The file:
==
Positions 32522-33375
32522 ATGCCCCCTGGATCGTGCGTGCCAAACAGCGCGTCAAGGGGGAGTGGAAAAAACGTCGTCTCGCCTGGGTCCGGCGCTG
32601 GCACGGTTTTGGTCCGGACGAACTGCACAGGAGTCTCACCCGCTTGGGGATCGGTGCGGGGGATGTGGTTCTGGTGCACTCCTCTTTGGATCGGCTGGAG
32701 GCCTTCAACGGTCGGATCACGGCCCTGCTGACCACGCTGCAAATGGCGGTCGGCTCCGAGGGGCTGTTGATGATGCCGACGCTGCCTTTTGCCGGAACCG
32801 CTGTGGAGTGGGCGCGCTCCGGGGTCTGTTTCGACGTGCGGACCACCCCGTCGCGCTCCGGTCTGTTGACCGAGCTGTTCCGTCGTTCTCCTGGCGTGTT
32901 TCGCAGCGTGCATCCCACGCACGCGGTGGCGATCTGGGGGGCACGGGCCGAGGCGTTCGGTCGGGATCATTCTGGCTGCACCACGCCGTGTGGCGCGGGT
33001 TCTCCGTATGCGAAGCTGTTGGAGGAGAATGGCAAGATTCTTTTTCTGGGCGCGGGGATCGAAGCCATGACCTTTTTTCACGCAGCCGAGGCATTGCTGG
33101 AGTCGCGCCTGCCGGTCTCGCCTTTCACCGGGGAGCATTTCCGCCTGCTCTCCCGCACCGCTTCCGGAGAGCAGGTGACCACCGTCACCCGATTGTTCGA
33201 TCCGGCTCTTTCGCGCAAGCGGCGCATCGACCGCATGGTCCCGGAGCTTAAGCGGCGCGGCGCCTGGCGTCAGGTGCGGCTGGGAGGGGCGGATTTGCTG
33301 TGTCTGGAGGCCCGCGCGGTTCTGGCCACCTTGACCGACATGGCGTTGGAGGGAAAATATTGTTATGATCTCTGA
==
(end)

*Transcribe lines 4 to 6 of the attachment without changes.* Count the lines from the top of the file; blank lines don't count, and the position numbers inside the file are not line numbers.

32701 GCCTTCAACGGTCGGATCACGGCCCTGCTGACCACGCTGCAAATGGCGGTCGGCTCCGAGGGGCTGTTGATGATGCCGACGCTGCCTTTTGCCGGAACCG
32801 CTGTGGAGTGGGCGCGCTCCGGGGTCTGTTTCGACGTGCGGACCACCCCGTCGCGCTCCGGTCTGTTGACCGAGCTGTTCCGTCGTTCTCCTGGCGTGTT
32901 TCGCAGCGTGCATCCCACGCACGCGGTGGCGATCTGGGGGGCACGGGCCGAGGCGTTCGGTCGGGATCATTCTGGCTGCACCACGCCGTGTGGCGCGGGT